|Who are Community Workers?|
|Community workers are those who provide direct or indirect services to or for the benefit of members of the community. Some are paid, some are unpaid. We don't discriminate between paid and unpaid community workers other than where a necessary distinction needs to be made because of differences in law or policy. For example, the issue surrounding legal liability for actions of paid community workers differs for those engaged in purely unpaid or volunteer work.|
As an example, community legal centres provide direct client services through a mixed model of employed staff (lawyers, social workers and paralegals), volunteer lawyers (usually at evening advice sessions) and other volunteers (committee members, students). Therefore, the volunteer at an evening advice session is engaging in community work even though they are employed elsewhere, perhaps in private legal practice. Likewise, individuals who voluntarily staff telephone-counselling lines are engaging in community work.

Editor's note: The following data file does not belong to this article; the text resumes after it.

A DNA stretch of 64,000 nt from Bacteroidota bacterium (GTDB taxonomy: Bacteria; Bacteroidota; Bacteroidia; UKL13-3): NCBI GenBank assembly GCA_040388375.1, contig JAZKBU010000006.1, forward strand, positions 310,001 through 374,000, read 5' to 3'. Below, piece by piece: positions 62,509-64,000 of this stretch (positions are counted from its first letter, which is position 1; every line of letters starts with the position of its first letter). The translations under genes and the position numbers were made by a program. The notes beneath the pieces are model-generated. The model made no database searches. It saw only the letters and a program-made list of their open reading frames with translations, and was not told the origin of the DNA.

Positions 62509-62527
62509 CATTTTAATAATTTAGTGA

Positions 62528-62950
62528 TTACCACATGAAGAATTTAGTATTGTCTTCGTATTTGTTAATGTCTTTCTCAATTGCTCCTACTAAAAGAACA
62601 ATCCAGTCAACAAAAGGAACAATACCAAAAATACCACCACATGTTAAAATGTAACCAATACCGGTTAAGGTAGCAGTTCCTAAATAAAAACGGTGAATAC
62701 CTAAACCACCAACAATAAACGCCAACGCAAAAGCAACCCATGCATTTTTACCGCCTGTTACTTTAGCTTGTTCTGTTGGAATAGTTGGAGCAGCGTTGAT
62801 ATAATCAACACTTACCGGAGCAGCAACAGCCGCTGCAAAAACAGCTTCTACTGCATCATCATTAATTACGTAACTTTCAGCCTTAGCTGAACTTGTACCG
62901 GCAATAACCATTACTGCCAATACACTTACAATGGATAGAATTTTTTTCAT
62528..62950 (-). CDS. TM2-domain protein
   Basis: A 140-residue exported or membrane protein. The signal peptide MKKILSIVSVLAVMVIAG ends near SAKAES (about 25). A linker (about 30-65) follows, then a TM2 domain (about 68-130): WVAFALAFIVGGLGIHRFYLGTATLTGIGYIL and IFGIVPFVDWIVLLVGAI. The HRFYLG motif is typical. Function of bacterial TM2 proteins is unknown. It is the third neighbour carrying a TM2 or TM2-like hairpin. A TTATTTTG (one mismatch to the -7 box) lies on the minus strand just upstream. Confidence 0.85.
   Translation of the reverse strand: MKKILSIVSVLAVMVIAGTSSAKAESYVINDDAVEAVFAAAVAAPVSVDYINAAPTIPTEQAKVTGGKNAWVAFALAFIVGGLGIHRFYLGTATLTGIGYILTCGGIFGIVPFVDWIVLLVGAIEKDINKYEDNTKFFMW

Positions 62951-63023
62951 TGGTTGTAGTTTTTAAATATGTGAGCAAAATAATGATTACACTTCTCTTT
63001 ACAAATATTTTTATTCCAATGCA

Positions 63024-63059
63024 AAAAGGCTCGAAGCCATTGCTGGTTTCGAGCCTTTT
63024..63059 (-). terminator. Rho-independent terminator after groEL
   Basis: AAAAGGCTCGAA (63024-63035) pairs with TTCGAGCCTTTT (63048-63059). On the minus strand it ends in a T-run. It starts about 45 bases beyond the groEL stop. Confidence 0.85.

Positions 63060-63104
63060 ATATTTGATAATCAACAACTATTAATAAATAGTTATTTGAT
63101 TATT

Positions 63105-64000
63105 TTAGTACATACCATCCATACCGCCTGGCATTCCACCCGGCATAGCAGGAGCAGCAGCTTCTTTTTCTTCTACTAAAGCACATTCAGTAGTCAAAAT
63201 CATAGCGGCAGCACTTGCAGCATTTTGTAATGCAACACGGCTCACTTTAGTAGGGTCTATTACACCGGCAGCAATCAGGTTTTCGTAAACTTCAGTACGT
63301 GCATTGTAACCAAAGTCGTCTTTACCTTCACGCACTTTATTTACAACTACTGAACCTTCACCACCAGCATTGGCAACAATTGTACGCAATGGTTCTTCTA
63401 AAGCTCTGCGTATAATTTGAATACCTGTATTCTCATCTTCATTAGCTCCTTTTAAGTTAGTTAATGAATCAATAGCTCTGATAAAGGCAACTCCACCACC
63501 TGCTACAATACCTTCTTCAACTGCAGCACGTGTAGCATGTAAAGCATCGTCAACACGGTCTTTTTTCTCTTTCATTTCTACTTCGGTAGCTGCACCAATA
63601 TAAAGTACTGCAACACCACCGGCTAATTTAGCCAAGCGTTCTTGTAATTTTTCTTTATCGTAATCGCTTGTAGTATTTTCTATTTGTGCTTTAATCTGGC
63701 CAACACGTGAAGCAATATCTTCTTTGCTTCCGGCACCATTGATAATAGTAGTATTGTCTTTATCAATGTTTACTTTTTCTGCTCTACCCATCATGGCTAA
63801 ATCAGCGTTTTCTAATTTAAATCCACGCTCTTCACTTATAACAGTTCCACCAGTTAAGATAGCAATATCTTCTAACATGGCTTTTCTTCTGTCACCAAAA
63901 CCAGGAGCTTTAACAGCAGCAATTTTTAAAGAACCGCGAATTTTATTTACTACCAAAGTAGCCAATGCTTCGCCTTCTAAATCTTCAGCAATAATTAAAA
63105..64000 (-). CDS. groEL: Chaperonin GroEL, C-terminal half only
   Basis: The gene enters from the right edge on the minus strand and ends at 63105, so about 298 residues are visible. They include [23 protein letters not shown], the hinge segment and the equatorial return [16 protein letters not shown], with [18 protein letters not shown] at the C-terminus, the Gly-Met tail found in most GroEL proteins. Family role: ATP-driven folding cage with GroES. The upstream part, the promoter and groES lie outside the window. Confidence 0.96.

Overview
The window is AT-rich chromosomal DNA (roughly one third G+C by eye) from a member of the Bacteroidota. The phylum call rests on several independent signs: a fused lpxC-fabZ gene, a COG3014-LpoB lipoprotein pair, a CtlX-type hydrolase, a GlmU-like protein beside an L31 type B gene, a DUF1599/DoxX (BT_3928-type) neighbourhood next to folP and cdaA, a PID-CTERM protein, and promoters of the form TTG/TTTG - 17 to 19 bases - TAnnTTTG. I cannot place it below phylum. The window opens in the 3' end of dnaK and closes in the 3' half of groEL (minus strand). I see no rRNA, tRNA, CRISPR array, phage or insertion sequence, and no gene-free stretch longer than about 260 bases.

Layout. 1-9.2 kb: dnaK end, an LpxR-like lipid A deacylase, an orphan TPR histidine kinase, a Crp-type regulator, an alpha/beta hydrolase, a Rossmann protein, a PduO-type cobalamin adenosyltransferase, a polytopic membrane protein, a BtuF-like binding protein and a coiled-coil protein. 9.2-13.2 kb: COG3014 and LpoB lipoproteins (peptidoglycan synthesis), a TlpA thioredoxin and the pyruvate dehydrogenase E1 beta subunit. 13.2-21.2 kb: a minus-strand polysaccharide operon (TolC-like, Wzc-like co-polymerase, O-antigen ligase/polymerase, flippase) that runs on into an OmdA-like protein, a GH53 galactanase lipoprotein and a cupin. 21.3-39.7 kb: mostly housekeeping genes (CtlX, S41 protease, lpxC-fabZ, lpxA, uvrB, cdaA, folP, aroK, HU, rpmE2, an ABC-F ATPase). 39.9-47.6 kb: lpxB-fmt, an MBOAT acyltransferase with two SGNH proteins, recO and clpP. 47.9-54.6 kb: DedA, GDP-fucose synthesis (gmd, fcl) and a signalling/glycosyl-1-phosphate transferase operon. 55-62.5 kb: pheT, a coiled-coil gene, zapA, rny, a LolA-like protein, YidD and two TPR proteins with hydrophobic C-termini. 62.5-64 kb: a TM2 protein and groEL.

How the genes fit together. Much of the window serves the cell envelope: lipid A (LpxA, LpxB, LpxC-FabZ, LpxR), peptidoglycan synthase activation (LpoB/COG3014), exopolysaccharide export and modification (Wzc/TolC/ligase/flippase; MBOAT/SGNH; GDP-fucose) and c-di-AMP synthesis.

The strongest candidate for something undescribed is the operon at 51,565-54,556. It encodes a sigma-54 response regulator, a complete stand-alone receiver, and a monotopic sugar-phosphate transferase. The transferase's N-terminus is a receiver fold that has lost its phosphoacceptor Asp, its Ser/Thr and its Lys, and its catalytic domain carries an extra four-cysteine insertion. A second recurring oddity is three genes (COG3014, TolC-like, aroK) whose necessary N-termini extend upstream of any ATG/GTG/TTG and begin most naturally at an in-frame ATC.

|Different definitions of community work|
Characteristics which help to define community workers or the way they work or practise may include a combination of one or more of the following:
Community workers have many and varied qualifications. Qualifications includes all relevant qualifications from secondary and tertiary education...
Community workers are often defined by their experience in a particular field, regardless of whether they have formal qualifications. Experience...
|Position description or employment conditions|
Community workers are often described by their position or job description, for example:
Community workers can sometimes be described to some extent by their membership of a particular organisation. These organisations range from unions,...